finding differential expression pattern between paired columns of data frame.
1
0
Entering edit mode
@jakub-stanislaw-nowak-6656
Last seen 7.1 years ago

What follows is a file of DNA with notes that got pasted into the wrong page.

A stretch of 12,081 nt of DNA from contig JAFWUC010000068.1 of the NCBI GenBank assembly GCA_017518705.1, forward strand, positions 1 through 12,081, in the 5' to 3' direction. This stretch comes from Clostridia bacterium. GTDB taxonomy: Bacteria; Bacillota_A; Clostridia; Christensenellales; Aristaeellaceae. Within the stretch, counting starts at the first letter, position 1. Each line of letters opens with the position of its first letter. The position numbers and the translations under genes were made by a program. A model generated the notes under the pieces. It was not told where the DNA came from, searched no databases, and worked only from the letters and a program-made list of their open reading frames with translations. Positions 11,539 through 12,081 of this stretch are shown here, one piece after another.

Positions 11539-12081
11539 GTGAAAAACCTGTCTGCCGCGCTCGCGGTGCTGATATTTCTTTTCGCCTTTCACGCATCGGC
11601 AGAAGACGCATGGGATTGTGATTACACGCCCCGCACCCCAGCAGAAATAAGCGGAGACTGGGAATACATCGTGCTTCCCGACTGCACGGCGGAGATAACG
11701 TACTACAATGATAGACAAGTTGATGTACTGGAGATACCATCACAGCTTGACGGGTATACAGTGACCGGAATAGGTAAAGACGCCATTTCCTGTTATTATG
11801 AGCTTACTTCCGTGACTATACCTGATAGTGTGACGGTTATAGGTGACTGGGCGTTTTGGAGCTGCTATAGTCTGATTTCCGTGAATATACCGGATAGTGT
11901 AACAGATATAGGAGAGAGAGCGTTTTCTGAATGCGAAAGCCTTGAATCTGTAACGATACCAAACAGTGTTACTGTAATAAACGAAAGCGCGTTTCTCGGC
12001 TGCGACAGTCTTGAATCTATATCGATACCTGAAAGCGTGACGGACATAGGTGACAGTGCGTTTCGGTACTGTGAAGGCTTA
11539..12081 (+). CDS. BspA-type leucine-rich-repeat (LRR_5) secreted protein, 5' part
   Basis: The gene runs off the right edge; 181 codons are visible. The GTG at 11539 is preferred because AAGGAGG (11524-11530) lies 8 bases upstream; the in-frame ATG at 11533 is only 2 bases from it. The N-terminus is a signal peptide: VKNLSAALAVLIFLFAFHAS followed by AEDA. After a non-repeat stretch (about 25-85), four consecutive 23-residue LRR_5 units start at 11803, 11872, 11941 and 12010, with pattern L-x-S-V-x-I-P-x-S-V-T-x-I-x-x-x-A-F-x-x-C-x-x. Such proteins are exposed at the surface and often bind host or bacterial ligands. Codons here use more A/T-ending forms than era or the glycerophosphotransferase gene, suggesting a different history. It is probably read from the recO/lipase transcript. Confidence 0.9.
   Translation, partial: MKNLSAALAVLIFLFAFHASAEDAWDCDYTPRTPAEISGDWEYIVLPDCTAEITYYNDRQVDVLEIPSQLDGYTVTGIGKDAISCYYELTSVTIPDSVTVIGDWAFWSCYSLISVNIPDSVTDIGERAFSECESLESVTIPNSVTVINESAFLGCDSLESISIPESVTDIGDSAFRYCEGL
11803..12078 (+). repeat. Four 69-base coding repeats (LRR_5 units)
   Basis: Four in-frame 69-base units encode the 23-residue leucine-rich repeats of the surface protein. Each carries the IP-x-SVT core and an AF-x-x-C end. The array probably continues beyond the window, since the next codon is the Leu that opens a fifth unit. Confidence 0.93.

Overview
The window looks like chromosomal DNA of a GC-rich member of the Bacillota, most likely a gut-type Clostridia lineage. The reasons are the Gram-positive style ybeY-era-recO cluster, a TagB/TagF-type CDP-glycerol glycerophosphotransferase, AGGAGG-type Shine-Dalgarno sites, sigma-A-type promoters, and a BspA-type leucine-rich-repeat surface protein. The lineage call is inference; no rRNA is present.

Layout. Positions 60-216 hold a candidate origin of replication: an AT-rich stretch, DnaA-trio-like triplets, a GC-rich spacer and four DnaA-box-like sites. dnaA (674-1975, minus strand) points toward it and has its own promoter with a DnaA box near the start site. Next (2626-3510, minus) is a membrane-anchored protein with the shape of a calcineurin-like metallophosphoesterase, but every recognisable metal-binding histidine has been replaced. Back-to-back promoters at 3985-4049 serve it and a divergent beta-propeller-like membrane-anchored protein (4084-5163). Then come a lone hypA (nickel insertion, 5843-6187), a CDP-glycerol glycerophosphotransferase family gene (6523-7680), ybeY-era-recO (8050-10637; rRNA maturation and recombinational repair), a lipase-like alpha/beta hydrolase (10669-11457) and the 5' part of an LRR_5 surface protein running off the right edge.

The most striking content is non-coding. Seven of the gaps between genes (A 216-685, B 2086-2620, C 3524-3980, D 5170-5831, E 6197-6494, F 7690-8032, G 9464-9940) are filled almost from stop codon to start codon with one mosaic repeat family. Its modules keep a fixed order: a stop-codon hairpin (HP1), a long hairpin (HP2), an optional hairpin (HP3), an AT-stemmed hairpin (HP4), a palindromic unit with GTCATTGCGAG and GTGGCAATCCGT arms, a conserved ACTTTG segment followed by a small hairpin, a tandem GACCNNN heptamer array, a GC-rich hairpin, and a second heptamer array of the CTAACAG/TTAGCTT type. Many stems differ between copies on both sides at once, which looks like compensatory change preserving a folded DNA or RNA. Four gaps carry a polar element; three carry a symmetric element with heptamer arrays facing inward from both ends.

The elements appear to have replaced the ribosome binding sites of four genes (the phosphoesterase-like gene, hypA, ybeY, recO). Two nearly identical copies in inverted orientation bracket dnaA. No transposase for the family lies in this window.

Hello Bioconductor list members, I am trying to analyse output of my smallRNA sequencing data. My starting point is a table with differentially expressed miRs between two stages of different cell types. My goal is to identify miRs that are changing in LineA - Line D and not changing in LineB - LineC and reciprocal situation. Below is a head of my data.frame that I work on. > data.selected.list ID Line A Line B Line C Line D 1 mmu-miR-23a-5p -2.28461513 -2.75356783 -2.0132004 0.1397216 2 mmu-miR-22-3p 1.65924854 0.03717303 0.4909068 2.4100528 3 mmu-miR-5113 -0.91337275 -0.87022608 -1.3224488 1.3906263 4 mmu-miR-324-3p 1.44133874 -0.07767235 -0.2187064 -0.2201993 5 mmu-miR-365-1-5p -0.03644659 0.72755490 1.0445618 1.3071159 6 mmu-miR-3068-5p 0.49474466 -0.28506641 -0.2995997 1.3754639 As this very much looked for me as microarray experiment I originally was thinking to apply some tools for microarray analysis to get this done. So i did as below 1. Constructed matrix > design <- model.matrix(~-1+factor(c(1,2,3,4))) > colnames(design) <- c("LineA","LineB","LineC","LineD") > design LineA LineB LineC LineD 1 1 0 0 0 2 0 1 0 0 3 0 0 1 0 4 0 0 0 1 attr(,"assign") [1] 1 1 1 1 attr(,"contrasts") attr(,"contrasts")$factor(c(1, 2, 3, 4)) [1] ?contr.treatment? 2. Constructed comparison matrix > contrast.matrix <- makeContrasts(LineA-LineD, LineB-LineC, levels=design) > contrast.matrix Contrasts Levels LineA - LineD LineB - LineC LineA 1 0 LineB 0 1 LineC 0 -1 LineD -1 0 3. Perform fitting and of course got benched for my naive thinking that this is going to work > fit <- lmFit(data.selected[,(2:5)],design) > fit2 <- contrasts.fit(fit, contrast.matrix) > fit2 <- eBayes(fit2) Error in ebayes(fit = fit, proportion = proportion, stdev.coef.lim = stdev.coef.lim, : No residual degrees of freedom in linear model fits I thought that maybe there is something wrong with the input for my fitting and I checked that limma is using normalised log data so I followed my very naive thinking and try to normalise the table > eset<-rma(data.selected.list[,2:5]) Error in (function (classes, fdef, mtable) : unable to find an inherited method for function ?probeNames? for signature ?"data.frame?? As it hasn?t work I have two questions: 1. Can I somehow edit my data.frame that it will become a better fit for limma package and perform comparison I want. 2. I won?t be surprised if you say that this approach is not valid therefore I will welcome any suggestion about other models/methods I can use to make this comparison for my initial table. Thank you very much for help, Jakub -- The University of Edinburgh is a charitable body, registered in Scotland, with registration number SC005336. ADD COMMENT 0 Entering edit mode @james-w-macdonald-5106 Last seen 14 hours ago United States Hi Jakub, The problem here is that you don't have any replication, so you cannot fit a model. The only thing you can do is compute fold changes, which are not very reliable. Best, Jim On Wed, Aug 6, 2014 at 10:02 AM, Jakub Stanislaw Nowak <jakub.nowak@ed.ac.uk> wrote: > Hello Bioconductor list members, > > I am trying to analyse output of my smallRNA sequencing data. My starting > point is a table with differentially expressed miRs between two stages of > different cell types. > My goal is to identify miRs that are changing in LineA - Line D and not > changing in LineB - LineC and reciprocal situation. > > Below is a head of my data.frame that I work on. > > > data.selected.list > ID Line A Line B Line C > Line D > 1 mmu-miR-23a-5p -2.28461513 -2.75356783 -2.0132004 0.1397216 > 2 mmu-miR-22-3p 1.65924854 0.03717303 0.4909068 2.4100528 > 3 mmu-miR-5113 -0.91337275 -0.87022608 -1.3224488 1.3906263 > 4 mmu-miR-324-3p 1.44133874 -0.07767235 -0.2187064 -0.2201993 > 5 mmu-miR-365-1-5p -0.03644659 0.72755490 1.0445618 1.3071159 > 6 mmu-miR-3068-5p 0.49474466 -0.28506641 -0.2995997 1.3754639 > > As this very much looked for me as microarray experiment I originally was > thinking to apply some tools for microarray analysis to get this done. > > So i did as below > 1. Constructed matrix > > design <- model.matrix(~-1+factor(c(1,2,3,4))) > > colnames(design) <- c("LineA","LineB","LineC","LineD") > > design > LineA LineB LineC LineD > 1 1 0 0 0 > 2 0 1 0 0 > 3 0 0 1 0 > 4 0 0 0 1 > attr(,"assign") > [1] 1 1 1 1 > attr(,"contrasts") > attr(,"contrasts")$factor(c(1, 2, 3, 4)) > [1] âcontr.treatmentâ > > 2. Constructed comparison matrix > > contrast.matrix <- makeContrasts(LineA-LineD, LineB-LineC, levels=design) > > contrast.matrix > Contrasts > Levels LineA - LineD LineB - LineC > LineA 1 0 > LineB 0 1 > LineC 0 -1 > LineD -1 0 > > 3. Perform fitting and of course got benched for my naive thinking that > this is going to work > > > fit <- lmFit(data.selected[,(2:5)],design) > > fit2 <- contrasts.fit(fit, contrast.matrix) > > fit2 <- eBayes(fit2) > Error in ebayes(fit = fit, proportion = proportion, stdev.coef.lim = > stdev.coef.lim, : > No residual degrees of freedom in linear model fits > > I thought that maybe there is something wrong with the input for my > fitting and I checked that limma is using normalised log data so I followed > my very naive thinking and try to normalise the table > > > eset<-rma(data.selected.list[,2:5]) > Error in (function (classes, fdef, mtable) : > unable to find an inherited method for function âprobeNamesâ for > signature â"data.frameââ > > As it hasnât work I have two questions: > 1. Can I somehow edit my data.frame that it will become a better fit for > limma package and perform comparison I want. > 2. I wonât be surprised if you say that this approach is not valid > therefore I will welcome any suggestion about other models/methods I can > use to make this comparison for my initial table. > > Thank you very much for help, > > Jakub > > > -- > The University of Edinburgh is a charitable body, registered in > Scotland, with registration number SC005336. > > _______________________________________________ > Bioconductor mailing list > Bioconductor@r-project.org > https://stat.ethz.ch/mailman/listinfo/bioconductor > Search the archives: > http://news.gmane.org/gmane.science.biology.informatics.conductor > -- James W. MacDonald, M.S. Biostatistician University of Washington Environmental and Occupational Health Sciences 4225 Roosevelt Way NE, # 100 Seattle WA 98105-6099 [[alternative HTML version deleted]]